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Transcranial magnetic stimulation for the treatment of cocaine addiction: evidence to date

Overview of attention for article published in Substance abuse and rehabilitation, May 2018
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About this Attention Score

  • In the top 25% of all research outputs scored by Altmetric
  • Among the highest-scoring outputs from this source (#14 of 103)
  • High Attention Score compared to outputs of the same age (90th percentile)

Mentioned by

news
2 news outlets
twitter
9 tweeters

Citations

dimensions_citation
10 Dimensions

Readers on

mendeley
51 Mendeley
Title
Transcranial magnetic stimulation for the treatment of cocaine addiction: evidence to date
Published in
Substance abuse and rehabilitation, May 2018
DOI 10.2147/sar.s161206
Pubmed ID
Authors

Corinna Bolloni, Paola Badas, Giorgio Corona, Marco Diana

Abstract

There is a common consensus in considering substance-use disorders (SUDs) a devastating chronic illness with social and psychological impact. Despite significant progress in understanding the neurobiology of SUDs, therapeutic advances have proceeded at a slower pace, in particular for cocaine-use disorder (CUD). Transcranial magnetic stimulation (TMS) is gaining support as a safe and cost-effective tool in the treatment of SUDs. In this review, we consider human studies that have investigated the efficacy of TMS in achieving therapeutic benefits in treating CUD. All studies conducted to date that have evaluated the therapeutic effect of TMS in CUD are included. We focus on the protocol of stimulation applied, emphasizing the neurophysiological effects of coils employed related to outcomes. Moreover, we examine the subjective and objective measurements used to assess the therapeutic effects along the timeline considered. The revision of scientific literatures underscores the therapeutic potential of TMS in treating CUD. However, the variability in stimulation protocols applied and the lack of methodological control do not allow us to draw firm conclusions, and further studies are warranted to examine the interaction between TMS patterns of stimulation relative to clinical outcomes in depth.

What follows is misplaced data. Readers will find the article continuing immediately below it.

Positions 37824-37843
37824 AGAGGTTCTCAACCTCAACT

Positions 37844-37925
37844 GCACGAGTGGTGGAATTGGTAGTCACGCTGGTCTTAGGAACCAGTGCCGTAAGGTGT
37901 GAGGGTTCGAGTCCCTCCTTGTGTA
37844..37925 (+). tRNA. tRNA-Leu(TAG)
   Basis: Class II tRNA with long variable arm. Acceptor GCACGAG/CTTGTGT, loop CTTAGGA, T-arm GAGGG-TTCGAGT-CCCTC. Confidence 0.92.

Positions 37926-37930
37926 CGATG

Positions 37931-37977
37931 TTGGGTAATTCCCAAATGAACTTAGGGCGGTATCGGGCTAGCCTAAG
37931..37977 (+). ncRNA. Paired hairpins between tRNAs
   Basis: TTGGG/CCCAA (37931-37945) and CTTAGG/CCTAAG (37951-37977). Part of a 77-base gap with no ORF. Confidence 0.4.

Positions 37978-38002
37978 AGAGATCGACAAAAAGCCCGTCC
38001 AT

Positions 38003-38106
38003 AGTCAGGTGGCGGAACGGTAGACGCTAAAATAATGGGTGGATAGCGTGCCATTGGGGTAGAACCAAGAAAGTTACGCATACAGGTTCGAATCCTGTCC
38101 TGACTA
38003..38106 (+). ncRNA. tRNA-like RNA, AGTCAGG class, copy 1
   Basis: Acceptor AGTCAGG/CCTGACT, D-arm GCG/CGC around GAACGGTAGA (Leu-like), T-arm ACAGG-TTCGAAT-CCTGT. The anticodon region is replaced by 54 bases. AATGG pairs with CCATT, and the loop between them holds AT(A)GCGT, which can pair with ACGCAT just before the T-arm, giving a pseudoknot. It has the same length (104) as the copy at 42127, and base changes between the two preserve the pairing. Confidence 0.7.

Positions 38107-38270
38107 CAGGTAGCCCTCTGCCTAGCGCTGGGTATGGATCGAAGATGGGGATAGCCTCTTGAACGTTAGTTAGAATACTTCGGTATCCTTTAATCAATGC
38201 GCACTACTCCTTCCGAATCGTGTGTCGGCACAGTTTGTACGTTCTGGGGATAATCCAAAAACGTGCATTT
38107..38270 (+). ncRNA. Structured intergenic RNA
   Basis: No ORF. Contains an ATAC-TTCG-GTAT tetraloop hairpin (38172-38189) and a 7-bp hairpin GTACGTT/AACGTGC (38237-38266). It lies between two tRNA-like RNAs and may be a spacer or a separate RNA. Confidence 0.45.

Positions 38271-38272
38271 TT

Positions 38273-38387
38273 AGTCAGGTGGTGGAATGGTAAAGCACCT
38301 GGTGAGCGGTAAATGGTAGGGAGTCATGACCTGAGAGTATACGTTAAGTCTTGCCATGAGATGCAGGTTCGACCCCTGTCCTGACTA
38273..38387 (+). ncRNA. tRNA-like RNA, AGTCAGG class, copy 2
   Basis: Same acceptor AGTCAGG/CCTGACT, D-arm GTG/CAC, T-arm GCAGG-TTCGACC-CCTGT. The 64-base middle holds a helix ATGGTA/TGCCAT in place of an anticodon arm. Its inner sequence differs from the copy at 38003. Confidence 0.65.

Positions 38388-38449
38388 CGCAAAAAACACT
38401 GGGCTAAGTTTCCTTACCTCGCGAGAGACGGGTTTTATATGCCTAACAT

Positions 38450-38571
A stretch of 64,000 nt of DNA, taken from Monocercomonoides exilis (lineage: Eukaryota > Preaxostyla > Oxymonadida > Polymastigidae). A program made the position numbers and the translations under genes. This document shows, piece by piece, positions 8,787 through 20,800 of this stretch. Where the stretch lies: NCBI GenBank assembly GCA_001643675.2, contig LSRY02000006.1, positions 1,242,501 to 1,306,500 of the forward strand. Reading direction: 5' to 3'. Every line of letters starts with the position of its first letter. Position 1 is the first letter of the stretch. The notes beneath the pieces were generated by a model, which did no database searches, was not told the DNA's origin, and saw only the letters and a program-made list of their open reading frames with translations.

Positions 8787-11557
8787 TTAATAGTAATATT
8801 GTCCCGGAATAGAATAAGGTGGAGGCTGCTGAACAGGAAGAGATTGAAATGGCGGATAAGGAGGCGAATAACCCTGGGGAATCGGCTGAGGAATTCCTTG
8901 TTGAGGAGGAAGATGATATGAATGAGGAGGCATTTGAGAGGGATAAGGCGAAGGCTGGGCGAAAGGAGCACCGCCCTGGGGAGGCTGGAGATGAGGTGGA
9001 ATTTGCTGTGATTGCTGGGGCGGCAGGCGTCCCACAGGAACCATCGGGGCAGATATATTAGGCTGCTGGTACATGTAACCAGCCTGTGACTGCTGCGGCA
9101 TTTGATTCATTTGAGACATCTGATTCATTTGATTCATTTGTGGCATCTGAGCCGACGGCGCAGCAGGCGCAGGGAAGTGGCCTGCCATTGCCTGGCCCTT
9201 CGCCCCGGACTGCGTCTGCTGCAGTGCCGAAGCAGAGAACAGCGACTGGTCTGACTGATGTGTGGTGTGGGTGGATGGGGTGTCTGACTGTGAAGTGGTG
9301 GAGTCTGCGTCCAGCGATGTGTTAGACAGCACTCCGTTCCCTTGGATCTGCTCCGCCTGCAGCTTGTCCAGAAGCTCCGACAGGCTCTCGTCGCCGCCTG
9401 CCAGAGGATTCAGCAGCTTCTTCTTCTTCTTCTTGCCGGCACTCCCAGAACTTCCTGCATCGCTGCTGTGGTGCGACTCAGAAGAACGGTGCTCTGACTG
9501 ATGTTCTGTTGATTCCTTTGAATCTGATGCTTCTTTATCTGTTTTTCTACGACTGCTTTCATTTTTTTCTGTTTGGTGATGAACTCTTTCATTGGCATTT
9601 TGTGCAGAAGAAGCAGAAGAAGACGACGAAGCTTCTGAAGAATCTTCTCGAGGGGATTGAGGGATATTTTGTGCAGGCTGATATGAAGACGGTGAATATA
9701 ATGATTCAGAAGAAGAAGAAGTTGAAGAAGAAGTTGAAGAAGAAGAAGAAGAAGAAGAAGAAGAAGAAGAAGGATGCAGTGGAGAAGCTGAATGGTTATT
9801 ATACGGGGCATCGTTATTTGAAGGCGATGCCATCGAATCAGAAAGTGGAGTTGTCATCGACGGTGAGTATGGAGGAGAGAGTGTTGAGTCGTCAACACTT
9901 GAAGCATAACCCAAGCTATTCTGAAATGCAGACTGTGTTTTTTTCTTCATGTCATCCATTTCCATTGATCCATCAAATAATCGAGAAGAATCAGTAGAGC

Twitter Demographics

The data shown below were collected from the profiles of 9 tweeters who shared this research output. Click here to find out more about how the information was compiled.

Mendeley readers

The data shown below were compiled from readership statistics for 51 Mendeley readers of this research output. Click here to see the associated Mendeley record.

Geographical breakdown

Country Count As %
Unknown 51 100%

Demographic breakdown

Readers by professional status Count As %
Student > Ph. D. Student 9 18%
Student > Bachelor 8 16%
Student > Master 7 14%
Researcher 4 8%
Student > Doctoral Student 3 6%
Other 11 22%
Unknown 9 18%
Readers by discipline Count As %
Neuroscience 15 29%
Psychology 14 27%
Medicine and Dentistry 5 10%
Biochemistry, Genetics and Molecular Biology 3 6%
Earth and Planetary Sciences 1 2%
Other 3 6%
Unknown 10 20%

Attention Score in Context

This research output has an Altmetric Attention Score of 25. This is our high-level measure of the quality and quantity of online attention that it has received. This Attention Score, as well as the ranking and number of research outputs shown below, was calculated when the research output was last mentioned on 23 October 2019.
All research outputs
#765,585
of 14,684,909 outputs
Outputs from Substance abuse and rehabilitation
#14
of 103 outputs
Outputs of similar age
#26,059
of 275,620 outputs
Outputs of similar age from Substance abuse and rehabilitation
#1
of 2 outputs
Altmetric has tracked 14,684,909 research outputs across all sources so far. Compared to these this one has done particularly well and is in the 94th percentile: it's in the top 10% of all research outputs ever tracked by Altmetric.
So far Altmetric has tracked 103 research outputs from this source. They typically receive a lot more attention than average, with a mean Attention Score of 21.4. This one has done well, scoring higher than 86% of its peers.
Older research outputs will score higher simply because they've had more time to accumulate mentions. To account for age we can compare this Altmetric Attention Score to the 275,620 tracked outputs that were published within six weeks on either side of this one in any source. This one has done particularly well, scoring higher than 90% of its contemporaries.
We're also able to compare this research output to 2 others from the same source and published within six weeks on either side of this one. This one has scored higher than all of them